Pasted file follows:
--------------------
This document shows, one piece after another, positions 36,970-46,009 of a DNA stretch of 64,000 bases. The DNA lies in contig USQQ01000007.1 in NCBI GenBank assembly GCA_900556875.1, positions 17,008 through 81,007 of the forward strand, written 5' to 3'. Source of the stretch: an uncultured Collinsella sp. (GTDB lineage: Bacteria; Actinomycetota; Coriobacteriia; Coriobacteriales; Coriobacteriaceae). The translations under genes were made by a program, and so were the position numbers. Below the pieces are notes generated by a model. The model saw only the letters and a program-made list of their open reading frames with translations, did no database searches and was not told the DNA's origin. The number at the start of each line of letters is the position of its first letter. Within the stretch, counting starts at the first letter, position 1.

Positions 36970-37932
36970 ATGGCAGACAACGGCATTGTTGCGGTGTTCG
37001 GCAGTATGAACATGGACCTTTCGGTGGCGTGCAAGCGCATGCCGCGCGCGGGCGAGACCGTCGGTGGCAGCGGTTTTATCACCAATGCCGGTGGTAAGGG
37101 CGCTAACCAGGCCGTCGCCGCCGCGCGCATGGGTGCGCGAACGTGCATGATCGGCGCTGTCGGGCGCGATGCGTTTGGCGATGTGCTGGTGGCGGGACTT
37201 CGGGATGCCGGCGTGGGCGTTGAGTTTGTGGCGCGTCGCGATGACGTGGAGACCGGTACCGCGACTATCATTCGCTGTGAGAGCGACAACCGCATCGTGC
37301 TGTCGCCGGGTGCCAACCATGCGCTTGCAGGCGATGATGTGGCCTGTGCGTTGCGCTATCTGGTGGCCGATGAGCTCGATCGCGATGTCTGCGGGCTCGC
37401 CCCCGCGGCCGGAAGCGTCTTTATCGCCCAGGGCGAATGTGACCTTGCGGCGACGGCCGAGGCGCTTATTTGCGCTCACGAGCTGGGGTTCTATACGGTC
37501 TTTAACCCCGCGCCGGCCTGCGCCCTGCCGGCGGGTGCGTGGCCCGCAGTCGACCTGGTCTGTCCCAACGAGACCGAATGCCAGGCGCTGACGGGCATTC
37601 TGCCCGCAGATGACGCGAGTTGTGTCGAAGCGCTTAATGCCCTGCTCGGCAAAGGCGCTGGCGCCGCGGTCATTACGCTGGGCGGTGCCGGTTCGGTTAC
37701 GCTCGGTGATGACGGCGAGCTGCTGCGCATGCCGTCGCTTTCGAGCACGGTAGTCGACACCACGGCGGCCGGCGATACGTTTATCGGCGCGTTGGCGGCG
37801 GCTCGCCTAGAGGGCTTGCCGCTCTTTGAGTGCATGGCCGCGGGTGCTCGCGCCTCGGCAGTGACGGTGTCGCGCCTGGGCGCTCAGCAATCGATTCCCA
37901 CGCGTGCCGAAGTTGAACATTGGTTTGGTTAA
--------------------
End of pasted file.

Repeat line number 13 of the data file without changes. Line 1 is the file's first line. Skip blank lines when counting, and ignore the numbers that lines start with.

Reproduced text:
37901 CGCGTGCCGAAGTTGAACATTGGTTTGGTTAA